Great Western Serum Co. v. United States,
254 U.S. 240 (1920)

Annotate this Case
  • Syllabus  | 
  • Case

U.S. Supreme Court

Great Western Serum Co. v. United States, 254 U.S. 240 (1920)


A contractual obligation of the United States to pay the owner cannot be implied from the seizure and destruction of anti-hog-cholera serum by agents of the Bureau of Animal Industry without agreement to purchase, nor from the Act of March 4, 1915, c. 144, 38 Stat. 1115, authorizing the Secretary of Agriculture in dealing with an emergency arising from animal disease, to expend money in its eradication, including payment of claims growing out of purchase and destruction of materials contaminated or exposed to the disease. P. 254 U. S. 241.

54 Ct.Clms. 203 affirmed.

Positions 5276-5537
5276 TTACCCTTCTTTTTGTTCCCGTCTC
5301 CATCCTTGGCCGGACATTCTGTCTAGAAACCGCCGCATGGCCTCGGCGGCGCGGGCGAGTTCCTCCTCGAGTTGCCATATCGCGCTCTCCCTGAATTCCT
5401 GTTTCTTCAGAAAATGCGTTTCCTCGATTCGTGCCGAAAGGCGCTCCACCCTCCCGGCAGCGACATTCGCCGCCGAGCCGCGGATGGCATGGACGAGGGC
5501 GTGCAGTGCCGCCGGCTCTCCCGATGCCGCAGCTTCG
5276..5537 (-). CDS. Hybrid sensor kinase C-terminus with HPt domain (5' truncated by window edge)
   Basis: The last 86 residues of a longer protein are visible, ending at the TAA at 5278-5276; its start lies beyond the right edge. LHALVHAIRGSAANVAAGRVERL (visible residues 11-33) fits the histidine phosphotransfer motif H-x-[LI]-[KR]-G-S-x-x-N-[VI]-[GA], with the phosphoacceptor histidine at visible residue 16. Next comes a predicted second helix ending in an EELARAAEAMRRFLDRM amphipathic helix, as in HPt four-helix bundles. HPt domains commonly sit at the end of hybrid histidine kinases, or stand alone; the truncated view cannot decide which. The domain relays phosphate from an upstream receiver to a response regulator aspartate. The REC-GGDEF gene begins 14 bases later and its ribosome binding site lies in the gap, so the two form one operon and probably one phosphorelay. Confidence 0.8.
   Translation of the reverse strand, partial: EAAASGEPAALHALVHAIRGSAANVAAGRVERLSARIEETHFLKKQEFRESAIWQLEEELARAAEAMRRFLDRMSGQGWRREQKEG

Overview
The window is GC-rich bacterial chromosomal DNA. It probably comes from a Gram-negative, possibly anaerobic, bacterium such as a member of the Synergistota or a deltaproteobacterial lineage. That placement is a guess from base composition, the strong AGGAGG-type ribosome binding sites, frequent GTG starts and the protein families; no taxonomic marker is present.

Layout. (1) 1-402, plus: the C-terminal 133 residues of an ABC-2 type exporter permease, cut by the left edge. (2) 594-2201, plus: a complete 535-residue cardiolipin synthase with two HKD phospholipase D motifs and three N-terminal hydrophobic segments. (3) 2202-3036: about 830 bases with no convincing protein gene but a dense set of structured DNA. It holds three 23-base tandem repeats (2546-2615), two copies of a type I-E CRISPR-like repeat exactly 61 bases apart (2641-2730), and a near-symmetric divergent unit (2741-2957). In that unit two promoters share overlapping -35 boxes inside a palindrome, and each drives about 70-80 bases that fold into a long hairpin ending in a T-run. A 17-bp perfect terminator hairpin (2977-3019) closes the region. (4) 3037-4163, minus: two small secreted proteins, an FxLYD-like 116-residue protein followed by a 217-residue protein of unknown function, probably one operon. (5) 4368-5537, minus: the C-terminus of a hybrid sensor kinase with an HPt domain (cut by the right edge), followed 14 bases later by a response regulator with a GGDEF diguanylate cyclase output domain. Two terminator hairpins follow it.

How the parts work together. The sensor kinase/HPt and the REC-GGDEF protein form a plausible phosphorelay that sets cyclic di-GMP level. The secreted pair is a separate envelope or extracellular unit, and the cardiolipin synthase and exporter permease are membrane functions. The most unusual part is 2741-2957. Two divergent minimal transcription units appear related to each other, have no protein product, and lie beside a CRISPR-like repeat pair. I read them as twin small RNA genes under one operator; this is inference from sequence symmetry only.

The case is stated in the opinion.

Page 254 U. S. 241

Disclaimer: Official Supreme Court case law is only found in the print version of the United States Reports. Justia case law is provided for general informational purposes only, and may not reflect current legal developments, verdicts or settlements. We make no warranties or guarantees about the accuracy, completeness, or adequacy of the information contained on this site or information linked to from this site. Please check official sources.